The A. Lange & Söhne Zeitwerk Handwerkskunst: I Can Just Feel It!
Texture. It’s one of the most important properties defining our reactions to objects. Visually and haptically, texture can confirm or deceive our understanding of what we are looking at. The tactile experience of texture has been described as sensuality for your sense of touch.
Texture is, put rather simply, the physical variation of a surface. It can be smooth, bumpy, rough, wavy, slippery, abrasive, coarse, burnished, corrugated, embossed, dented, fuzzy, jagged, or one of hundreds of other descriptive adjectives.
Textures are unique, and the ability of our fingers and skin to perceive them or our eyes to differentiate subtle distinctions is absolutely incredible.
Even more, our bodies can sense what a texture might feel like simply by looking at it; and if you focus on the thought you can almost experience the texture without physically touching it. Some textures incite more of a reaction than others, usually those that are particularly liked or disliked.
I can feel what a gooey glob of grease feels like without even getting close, while the rugged surface of sandpaper instantly makes my fingers tingle as if I was scraping the surface.
This could be considered a type of autonomous sensory meridian response (ASMR). Similar to how hearing certain sounds can create a euphoric tingle down the back of your neck, seeing certain textures could also create a like response.
Some of my favorite details about objects are their textures, especially when they are contrasted. Bumpy or rough textures near smooth and polished surfaces can induce a tingle in my scalp. One of the best horological examples of that was born in 2012 in a little town called Glashütte by a watch brand you may have heard of: A. Lange & Söhne.
The watch is none other than the Zeitwerk Handwerkskunst.
At this point the Zeitwerk was already an icon of modern haute horlogerie thanks to its debut of the first instantaneously jumping digital minutes and hours display. The layout of the Zeitwerk is something special indeed – in fact it was surprisingly special when it made its debut in Berlin in 2008.
And the Zeitwerk was almost universally adored, thus guaranteeing future versions of the awesome design. Little could anyone have predicted the release of the Handwerkskunst edition four years later.
The Handwerkskunst edition arrived amidst a feast of texture like never before seen on an A. Lange & Söhne timepiece, and it immediately made WIS everywhere fall in love (me included!).
The defining detail of the watch is the absolutely fantastic hand-engraved dial using a technique called tremblage that resulted in a deep and randomly granulated surface combined with the logo and lettering in deep relief. The appearance of the grainy surface made my neck and fingers tingle as I yearned to touch its mottled exterior.
But to understand why that texture was so surprising, we first must look at why the Zeitwerk is as fantastic as it is. The Zeitwerk Handwerkskunst and its predecessor, the original Zeitwerk, share the same unique movement designed around the triple jumping disk system.
This system does what other jump hours only wish for: carry the jumping hour mechanism into the minutes, allowing all the digits to change instantaneously and the time to be read just like a digital clock.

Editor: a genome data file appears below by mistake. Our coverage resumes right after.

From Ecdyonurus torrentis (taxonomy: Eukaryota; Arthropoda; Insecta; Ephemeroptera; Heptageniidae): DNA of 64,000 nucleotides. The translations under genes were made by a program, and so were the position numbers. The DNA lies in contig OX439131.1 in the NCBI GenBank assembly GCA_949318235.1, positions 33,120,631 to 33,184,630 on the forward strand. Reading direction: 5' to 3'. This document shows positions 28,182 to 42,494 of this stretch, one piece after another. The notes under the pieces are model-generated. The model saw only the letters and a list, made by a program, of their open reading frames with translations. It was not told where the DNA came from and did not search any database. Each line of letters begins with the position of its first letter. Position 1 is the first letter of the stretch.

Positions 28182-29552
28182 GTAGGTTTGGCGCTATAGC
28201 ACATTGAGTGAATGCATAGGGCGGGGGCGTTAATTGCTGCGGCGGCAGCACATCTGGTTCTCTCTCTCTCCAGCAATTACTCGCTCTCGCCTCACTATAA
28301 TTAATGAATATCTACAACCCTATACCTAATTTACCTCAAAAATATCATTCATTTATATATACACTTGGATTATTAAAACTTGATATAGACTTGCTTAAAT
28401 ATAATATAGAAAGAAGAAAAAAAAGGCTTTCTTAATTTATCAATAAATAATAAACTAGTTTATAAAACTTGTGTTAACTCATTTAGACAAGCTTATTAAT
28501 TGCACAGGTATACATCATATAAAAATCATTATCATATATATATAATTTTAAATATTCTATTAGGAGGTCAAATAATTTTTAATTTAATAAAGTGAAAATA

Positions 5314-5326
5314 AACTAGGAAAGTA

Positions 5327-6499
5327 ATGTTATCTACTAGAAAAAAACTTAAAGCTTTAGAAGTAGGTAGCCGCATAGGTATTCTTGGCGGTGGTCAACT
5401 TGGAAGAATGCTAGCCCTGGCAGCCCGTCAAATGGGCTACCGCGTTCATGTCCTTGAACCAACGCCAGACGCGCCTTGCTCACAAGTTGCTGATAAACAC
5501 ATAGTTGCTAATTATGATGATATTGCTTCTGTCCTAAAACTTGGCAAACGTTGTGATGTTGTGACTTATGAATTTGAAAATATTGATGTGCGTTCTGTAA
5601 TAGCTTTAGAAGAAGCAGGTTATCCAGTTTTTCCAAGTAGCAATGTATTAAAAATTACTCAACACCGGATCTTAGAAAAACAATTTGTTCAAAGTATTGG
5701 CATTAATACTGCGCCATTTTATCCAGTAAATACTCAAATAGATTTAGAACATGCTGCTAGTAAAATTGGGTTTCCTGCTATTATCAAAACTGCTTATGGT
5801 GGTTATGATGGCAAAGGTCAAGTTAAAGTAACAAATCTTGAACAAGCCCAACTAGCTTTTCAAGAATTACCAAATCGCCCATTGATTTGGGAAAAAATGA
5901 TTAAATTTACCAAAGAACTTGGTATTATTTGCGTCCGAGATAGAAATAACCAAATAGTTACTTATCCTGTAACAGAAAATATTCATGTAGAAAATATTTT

The mechanism relies almost entirely on a 60-second remontoir doling out power to the display once a minute and providing somewhat constant force to the balance while it counts the intervening seconds. The reason this remontoir is needed is due to the huge amount of energy needed to drive the time disks.
Even with a stronger-than-normal mainspring, the Zeitwerk has a power reserve just over 36 hours. Now that is definitely more than you need if you wear and wind it every day, but it goes to show how much power the triple-digit jumping time needs.
The Zeitwerk features a large subseconds dial that is tied directly to the jumping time mechanism. There is no approximate time setting here: when the second hand reaches 60, the minute (and, if needed, hour) disk jumps at the very second the hand crosses the threshold.
It is so satisfying to watch the precise synchronization that one could almost be fooled into believing it is digitally controlled.
This is why the Zeitwerk was such a surprise: it pushed the boundaries of modern design from a brand built on perfect classicism. It relies on aspects of its earlier models while adding an entirely new dimension to the design language at A. Lange & Söhne. The Zeitwerk’s layout was unexpected, but what was more unexpected was the engineering behind the piece. It created a set of mechanisms that proved the brand wasn’t fooling around and at the same time showing that A. Lange & Söhne wasn’t “stuck” in tradition.
The old meeting the new was a glorious contrast that made the Zeitwerk an instant classic; in 2012 the juxtaposition of old technique and new engineering took on a whole new meaning with the Handwerkskunst edition.
A completely hand-engraved dial is already a feat of skill and excellence, but when that engraving involves thousands of miniscule cuts in a multitude of random directions creating a visually homogeneous surface that just begs to be touched, it ventures into uncharted territory.